"Stare. It is the only way to educate your eye, and more. Stare, pry,
listen, eavesdrop. Die knowing something. You are not here long." - Walker Evans

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Analog Island
In Texas, photography means photography
 
Three Pieces
The return of a perennial complication

. . .

Analog Island


David Glenn Rinehart

The casual visitor may be forgiven for thinking that everything Texan is either behemoth, ostentatiously huge, or absurdly obscenely gargantuan. It is impossible to talk about the inimitable state of Texas without talking about size, so let us not avoid that delicate subject when addressing the matter at hand, Houston FotoFest.

In its latest biennial iteration, FotoFest is not quite as large as it once was. That may be a problem for the odd Texan, but for almost everyone else it is a welcome development. A few years ago the most prominent aspect of FotoFest was a Texas-sized exhibition of almost two thousand prints in the sprawling Houston convention center. (I don't know how many prints there actually were; in my two previous attempts I failed to join the elite ranks of the persevering viewers who navigated the entire maze.)

With some 60 exhibits from which to choose in the Houston area, the absence of the megashow wasn't missed. As with past FotoFests, the locus of the festival was "the meeting place," the central venue where hundreds of photographers present their work to dozens of reviewers from around the world.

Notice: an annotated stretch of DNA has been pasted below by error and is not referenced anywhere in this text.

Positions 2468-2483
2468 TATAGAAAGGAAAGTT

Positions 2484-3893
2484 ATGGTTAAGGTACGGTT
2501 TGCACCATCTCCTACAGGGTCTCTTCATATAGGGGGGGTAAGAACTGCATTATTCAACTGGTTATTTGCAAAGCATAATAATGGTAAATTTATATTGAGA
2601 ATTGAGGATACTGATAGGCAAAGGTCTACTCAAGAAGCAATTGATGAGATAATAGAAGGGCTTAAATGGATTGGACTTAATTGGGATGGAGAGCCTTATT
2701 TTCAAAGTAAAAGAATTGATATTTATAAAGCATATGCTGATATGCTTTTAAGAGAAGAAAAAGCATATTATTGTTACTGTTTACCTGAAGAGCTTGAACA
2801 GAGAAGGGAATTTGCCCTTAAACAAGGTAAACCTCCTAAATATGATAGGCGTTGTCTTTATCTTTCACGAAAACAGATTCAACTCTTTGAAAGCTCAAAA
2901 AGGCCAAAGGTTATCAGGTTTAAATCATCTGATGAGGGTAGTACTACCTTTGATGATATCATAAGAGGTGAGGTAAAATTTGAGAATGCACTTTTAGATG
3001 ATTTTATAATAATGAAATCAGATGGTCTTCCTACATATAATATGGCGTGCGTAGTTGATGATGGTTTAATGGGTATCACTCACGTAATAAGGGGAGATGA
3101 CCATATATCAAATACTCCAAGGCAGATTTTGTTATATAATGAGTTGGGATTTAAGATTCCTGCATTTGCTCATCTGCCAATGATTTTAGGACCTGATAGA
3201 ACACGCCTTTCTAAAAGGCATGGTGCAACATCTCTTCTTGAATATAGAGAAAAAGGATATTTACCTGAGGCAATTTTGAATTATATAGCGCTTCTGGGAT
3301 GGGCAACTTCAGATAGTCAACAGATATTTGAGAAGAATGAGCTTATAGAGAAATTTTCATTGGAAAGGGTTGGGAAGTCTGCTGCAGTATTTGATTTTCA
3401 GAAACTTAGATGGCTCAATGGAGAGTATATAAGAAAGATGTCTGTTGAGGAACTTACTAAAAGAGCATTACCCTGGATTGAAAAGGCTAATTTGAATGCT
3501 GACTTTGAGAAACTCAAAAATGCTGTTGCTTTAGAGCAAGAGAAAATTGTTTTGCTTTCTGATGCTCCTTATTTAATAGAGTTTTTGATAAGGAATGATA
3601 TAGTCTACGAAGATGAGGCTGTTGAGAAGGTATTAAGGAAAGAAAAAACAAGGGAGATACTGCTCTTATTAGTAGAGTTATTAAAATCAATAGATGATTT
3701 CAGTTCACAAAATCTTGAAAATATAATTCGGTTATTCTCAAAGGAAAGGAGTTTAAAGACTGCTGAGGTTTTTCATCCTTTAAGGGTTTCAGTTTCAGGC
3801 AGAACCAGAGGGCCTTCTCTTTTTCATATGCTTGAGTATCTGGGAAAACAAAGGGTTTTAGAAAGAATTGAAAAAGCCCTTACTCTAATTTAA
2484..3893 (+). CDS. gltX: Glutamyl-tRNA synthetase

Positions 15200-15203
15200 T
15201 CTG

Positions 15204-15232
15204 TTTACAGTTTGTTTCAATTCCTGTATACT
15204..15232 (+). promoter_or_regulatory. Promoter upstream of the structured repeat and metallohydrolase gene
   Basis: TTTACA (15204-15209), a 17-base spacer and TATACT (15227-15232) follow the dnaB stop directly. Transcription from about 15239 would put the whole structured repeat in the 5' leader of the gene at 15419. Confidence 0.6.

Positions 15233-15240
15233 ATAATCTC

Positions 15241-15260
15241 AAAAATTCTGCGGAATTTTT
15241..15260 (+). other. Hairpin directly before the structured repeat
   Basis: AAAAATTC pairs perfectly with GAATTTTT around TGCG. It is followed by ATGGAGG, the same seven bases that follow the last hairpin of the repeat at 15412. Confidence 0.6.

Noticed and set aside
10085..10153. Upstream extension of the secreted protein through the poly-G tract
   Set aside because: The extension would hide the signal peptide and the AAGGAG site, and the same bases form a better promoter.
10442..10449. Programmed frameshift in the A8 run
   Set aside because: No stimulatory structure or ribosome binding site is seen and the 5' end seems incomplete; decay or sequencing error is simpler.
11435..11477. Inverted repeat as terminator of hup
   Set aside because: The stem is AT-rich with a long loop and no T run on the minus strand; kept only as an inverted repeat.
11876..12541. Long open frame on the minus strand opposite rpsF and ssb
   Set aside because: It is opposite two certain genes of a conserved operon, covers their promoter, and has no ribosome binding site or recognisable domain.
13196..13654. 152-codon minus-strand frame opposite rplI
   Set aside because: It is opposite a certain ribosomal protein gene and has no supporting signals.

The presence of so many preeminent--or at least well-known--curators, publishers, gallery owners, critics and educators is the key to FotoFest's success. The conclave of so many nominally important people serves as a magnet for aspiring photographers from across the United States and a sprinkling of other countries. As in previous years, FotoFest provided a satisfying combination of familiar faces and new blood. FotoFest founders Fred Baldwin and Wendy Watress are to be again commended for providing an all too rare catalyst for a gathering of the art photography cabal.

I was pleasantly surprised by the quality of the work presented. Inevitably, there were a few portfolios of what one colleague described with brutal accuracy as "the work of someone engaging in artlike behavior." Fortunately for the reviewers, unexceptional work was the exception.

This year I had the pleasure of viewing dozens of strong bodies of work by mature artists. In particular, Pamela Bannos, Candace diCarlo, Clint Imboden, Luis Delgado Qualtrough, John C. Runnels, Vincent Serbin, and Richard S. Zoller showed work that was so good that I hope to plagiarize it some day. Photographers too numerous to mention showed work I would be proud to exhibit or publish.

Seeing so much good work reminded me of my recently-departed friend Joe Folberg's observation: "There are more pitchers than catchers." It was clear that the arts world's small infrastructure of publications and exhibition spaces is inadequate to present so much good work by so many good artists. Even with rare opportunities like FotoFest, most of today's undiscovered artists will remain so. Forever.